The bronze remains of a Celtic chariot dating from the 2nd or 3rd century BC have been excavated at Iron Age Burrough Hill, near Melton Mowbray in Leicestershire by a team of archaeologists co-led by Dr. Jeremy Taylor and Dr. John Thomas from the University of Leicester.
While digging a large, deep pit near the remains of a house within the Burrough Hill hillfort, the team found a piece of bronze in the ground – before uncovering a concentration of further parts very nearby.
Taken together, the pieces are easily recognizable as a matching set of bronze fittings from a Celtic chariot.
“This is a matching set of highly-decorated bronze fittings from an Iron Age chariot – probably from the 2nd or 3rd century BC,” Dr Taylor said.
The archaeologists believe the chariot would have belonged to a high-status individual, such as a ‘noble’ or ‘warrior.’
After careful cleaning, decorative patterns are clearly visible in the metalwork – including a triskele motif showing three waving lines, similar to the flag of the Isle of Man.
The pieces appear to have been gathered in a box, before being planted in the ground upon a layer of cereal chaff and burnt as part of a religious ritual.
The chaff might have doubled as a ‘cushion’ for the box and also the fuel for the fire.
After the burning, the entire deposit was covered by a layer of burnt cinder and slag – where it lay undisturbed for about 2,200 years until the archaeologists found it.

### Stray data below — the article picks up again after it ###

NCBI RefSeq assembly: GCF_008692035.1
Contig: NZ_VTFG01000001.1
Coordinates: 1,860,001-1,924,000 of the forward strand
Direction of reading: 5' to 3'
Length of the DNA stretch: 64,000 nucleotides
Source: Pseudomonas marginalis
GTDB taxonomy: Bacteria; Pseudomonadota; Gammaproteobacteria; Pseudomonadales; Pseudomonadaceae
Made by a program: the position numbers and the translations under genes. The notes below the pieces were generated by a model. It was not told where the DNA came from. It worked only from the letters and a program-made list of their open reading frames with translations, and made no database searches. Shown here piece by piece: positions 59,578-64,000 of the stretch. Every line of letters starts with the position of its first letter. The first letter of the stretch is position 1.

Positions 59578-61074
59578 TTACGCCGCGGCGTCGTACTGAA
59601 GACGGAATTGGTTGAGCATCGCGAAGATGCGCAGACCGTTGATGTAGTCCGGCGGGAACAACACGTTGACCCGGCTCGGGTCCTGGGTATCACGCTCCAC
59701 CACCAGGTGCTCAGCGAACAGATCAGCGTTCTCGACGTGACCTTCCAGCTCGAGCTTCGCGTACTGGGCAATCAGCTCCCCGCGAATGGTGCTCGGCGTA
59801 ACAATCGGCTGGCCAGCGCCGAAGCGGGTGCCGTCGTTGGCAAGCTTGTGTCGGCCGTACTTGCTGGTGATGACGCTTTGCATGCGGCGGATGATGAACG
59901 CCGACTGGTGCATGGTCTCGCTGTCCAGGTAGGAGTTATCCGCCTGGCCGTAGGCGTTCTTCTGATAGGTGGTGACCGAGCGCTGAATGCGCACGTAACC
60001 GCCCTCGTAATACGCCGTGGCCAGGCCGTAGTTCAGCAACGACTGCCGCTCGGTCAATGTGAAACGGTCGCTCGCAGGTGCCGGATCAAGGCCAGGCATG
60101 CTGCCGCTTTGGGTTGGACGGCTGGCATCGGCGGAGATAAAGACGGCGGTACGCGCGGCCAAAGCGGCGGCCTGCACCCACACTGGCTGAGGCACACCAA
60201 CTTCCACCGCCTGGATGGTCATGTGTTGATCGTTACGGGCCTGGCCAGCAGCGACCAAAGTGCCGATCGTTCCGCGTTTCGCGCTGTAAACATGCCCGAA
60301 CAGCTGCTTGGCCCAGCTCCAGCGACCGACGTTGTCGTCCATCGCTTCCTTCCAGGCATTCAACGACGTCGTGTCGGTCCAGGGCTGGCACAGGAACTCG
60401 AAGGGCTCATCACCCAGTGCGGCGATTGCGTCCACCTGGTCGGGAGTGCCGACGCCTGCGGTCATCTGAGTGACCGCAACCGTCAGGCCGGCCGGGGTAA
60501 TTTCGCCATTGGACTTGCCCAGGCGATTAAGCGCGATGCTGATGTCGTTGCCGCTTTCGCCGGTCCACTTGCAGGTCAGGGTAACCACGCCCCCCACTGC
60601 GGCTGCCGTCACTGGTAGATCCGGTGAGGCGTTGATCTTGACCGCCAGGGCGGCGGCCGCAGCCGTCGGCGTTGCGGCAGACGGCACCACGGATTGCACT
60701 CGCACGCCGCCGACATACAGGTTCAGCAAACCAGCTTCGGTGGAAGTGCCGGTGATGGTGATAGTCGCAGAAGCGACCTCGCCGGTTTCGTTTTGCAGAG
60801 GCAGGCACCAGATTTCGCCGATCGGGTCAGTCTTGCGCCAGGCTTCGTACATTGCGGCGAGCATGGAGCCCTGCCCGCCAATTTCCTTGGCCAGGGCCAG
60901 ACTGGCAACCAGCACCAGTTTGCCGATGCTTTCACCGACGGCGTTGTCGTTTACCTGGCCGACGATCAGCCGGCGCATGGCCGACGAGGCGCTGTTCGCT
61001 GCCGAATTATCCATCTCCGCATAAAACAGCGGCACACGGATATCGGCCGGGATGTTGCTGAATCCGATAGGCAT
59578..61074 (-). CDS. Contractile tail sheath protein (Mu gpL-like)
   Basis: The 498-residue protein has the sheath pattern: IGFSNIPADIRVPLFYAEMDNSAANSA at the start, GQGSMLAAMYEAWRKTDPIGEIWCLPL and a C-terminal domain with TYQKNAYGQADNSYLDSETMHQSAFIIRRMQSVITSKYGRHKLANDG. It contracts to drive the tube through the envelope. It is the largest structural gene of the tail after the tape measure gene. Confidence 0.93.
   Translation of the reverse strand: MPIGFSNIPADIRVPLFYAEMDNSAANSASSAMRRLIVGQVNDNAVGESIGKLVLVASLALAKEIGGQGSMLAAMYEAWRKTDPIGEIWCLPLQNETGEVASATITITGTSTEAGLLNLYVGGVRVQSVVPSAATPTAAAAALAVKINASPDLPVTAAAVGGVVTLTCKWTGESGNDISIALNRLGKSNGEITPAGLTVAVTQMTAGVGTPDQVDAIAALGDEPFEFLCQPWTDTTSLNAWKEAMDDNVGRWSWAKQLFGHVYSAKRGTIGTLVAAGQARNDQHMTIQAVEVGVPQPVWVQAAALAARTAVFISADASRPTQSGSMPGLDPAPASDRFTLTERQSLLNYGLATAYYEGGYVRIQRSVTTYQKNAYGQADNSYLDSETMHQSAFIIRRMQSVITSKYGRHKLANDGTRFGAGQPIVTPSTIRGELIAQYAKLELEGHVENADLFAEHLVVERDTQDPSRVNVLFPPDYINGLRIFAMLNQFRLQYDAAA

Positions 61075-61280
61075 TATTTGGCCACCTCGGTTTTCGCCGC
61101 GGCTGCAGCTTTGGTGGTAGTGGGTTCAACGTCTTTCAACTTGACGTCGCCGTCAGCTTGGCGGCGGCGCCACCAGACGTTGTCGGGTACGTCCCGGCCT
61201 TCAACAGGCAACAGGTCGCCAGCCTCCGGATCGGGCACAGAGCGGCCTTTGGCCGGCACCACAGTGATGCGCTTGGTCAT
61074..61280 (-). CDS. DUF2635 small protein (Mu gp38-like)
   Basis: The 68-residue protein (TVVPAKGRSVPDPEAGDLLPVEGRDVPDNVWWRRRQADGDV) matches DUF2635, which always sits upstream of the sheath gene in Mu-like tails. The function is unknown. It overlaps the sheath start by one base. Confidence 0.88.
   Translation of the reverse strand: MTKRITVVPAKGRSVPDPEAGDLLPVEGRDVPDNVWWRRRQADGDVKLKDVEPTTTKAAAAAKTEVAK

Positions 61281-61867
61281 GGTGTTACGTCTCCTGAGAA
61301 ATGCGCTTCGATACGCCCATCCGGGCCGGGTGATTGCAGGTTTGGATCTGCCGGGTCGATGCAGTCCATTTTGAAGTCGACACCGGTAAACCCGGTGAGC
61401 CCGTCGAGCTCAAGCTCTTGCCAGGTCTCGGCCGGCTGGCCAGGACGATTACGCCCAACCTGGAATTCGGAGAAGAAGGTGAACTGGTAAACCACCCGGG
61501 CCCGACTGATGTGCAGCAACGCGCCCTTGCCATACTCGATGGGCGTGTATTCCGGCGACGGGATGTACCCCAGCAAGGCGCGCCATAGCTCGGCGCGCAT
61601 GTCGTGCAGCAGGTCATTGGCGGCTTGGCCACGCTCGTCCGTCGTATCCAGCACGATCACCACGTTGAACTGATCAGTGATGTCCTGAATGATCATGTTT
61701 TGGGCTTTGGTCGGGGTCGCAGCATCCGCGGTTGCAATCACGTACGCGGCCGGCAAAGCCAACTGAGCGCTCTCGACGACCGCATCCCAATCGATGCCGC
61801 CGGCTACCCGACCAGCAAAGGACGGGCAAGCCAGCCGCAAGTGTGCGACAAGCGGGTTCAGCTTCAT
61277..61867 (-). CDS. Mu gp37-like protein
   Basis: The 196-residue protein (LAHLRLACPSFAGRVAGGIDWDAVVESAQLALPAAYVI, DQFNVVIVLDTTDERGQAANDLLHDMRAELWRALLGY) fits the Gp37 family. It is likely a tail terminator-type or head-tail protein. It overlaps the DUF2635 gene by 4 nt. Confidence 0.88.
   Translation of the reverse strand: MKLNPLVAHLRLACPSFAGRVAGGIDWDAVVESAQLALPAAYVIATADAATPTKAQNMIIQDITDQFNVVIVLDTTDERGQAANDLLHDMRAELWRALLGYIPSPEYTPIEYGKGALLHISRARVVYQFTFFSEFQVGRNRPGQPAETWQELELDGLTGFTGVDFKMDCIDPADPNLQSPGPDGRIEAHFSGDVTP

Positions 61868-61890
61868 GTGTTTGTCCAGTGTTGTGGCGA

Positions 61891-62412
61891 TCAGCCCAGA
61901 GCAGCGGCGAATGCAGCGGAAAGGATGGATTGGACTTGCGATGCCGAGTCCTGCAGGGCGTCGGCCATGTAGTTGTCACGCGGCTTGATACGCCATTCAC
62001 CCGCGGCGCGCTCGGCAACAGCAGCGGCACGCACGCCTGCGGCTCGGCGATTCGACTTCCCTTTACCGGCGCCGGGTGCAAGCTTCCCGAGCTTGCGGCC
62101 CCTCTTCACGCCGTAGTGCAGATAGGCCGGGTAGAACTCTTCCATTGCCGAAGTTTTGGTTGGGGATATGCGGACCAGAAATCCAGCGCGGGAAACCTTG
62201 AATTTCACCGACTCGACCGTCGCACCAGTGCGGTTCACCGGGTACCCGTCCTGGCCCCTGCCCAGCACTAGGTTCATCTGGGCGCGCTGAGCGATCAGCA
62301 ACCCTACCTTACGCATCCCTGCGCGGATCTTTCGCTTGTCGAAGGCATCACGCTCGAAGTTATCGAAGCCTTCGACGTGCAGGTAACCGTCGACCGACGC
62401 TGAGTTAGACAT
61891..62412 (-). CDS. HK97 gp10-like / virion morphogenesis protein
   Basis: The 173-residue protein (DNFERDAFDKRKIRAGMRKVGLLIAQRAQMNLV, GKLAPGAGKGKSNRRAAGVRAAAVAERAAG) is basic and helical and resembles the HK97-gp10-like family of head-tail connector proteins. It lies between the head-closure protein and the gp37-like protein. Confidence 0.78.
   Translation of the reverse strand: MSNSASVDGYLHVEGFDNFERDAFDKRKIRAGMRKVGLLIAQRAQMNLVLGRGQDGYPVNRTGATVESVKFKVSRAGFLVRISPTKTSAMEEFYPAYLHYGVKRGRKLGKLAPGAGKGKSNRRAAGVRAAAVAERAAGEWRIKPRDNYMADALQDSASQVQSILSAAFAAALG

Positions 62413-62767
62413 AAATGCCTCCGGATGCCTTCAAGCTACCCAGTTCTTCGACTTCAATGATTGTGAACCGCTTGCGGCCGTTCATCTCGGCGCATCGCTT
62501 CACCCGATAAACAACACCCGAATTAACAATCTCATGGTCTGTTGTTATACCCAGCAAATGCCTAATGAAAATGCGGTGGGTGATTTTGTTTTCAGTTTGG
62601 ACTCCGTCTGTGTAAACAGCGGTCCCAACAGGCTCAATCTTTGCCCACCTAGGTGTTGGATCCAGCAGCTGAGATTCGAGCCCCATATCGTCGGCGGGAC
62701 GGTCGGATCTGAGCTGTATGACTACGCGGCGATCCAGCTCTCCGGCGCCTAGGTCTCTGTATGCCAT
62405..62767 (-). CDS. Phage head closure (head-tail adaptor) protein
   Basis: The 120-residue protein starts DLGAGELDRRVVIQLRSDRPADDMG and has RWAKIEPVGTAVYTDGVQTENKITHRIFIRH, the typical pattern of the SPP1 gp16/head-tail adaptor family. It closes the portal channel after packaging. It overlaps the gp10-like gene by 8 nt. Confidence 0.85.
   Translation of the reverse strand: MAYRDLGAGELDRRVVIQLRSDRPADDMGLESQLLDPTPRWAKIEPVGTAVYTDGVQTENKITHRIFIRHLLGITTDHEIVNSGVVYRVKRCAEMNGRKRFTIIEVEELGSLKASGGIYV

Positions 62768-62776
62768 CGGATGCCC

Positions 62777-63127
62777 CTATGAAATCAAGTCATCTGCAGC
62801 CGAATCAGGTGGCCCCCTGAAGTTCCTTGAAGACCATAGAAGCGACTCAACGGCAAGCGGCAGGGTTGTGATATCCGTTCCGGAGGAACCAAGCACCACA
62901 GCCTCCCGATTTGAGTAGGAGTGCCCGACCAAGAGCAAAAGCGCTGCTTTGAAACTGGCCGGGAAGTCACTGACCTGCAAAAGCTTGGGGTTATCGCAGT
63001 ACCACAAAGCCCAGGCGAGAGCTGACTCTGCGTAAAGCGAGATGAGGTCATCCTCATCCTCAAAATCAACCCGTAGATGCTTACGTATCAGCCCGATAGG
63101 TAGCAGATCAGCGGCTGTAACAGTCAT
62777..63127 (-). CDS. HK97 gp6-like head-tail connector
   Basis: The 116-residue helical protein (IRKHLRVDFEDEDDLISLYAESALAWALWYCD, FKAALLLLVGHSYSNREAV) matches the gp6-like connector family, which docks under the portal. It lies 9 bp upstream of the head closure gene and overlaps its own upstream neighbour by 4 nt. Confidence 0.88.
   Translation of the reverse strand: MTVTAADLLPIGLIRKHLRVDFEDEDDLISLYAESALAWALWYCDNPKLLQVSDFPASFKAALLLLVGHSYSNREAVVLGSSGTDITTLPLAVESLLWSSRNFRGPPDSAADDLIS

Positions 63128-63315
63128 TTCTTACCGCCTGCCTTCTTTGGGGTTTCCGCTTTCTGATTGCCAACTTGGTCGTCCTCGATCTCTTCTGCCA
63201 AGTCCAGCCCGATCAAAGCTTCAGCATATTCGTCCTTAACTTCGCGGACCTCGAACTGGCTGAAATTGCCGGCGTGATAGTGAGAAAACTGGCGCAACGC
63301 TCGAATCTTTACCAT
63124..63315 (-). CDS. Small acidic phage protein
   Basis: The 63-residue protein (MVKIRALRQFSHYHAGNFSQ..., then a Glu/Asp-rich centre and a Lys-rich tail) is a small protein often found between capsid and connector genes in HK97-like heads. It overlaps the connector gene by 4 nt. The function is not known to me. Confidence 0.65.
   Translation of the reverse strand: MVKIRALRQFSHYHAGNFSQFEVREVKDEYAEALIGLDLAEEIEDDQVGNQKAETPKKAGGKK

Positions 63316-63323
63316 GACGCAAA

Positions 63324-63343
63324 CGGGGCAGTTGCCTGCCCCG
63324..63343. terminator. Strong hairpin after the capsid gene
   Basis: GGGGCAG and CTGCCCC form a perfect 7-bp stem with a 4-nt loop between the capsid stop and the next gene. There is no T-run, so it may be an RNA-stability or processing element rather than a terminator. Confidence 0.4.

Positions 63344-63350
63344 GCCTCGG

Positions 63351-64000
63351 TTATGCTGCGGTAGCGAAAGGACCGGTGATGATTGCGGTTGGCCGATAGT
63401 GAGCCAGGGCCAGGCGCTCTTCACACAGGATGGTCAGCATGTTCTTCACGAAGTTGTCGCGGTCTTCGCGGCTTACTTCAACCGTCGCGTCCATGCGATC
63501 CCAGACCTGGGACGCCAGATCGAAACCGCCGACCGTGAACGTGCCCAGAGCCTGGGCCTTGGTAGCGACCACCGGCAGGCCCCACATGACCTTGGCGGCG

“This is the most remarkable discovery of material we made at Burrough Hill in the five years we worked on the site. This is a very rare discovery, and a strong sign of the prestige of the site,” Dr Taylor said.
The scientists believe the religious offering may have taken place to mark a new season, or the final closure or dismantling of a house at the fort.
“It looks like it was a matching set of parts that was collected and placed in a box as an offering, before being placed in the ground. Iron tools were placed around the box before it was then burnt, and covered in a thick layer of cinder and slag,” Dr Thomas explained.
“The function of the iron tools is a bit of a mystery, but given the equestrian nature of the hoard, it is possible that they were associated with horse grooming.”
“One piece in particular has characteristics of a modern curry comb, while two curved blades may have been used to maintain horses hooves or manufacture harness parts.”
The parts have been taken to the University of Leicester’s School of Archaeology and Ancient History for further analysis – and the archaeologists hope they will be put on public display in due course.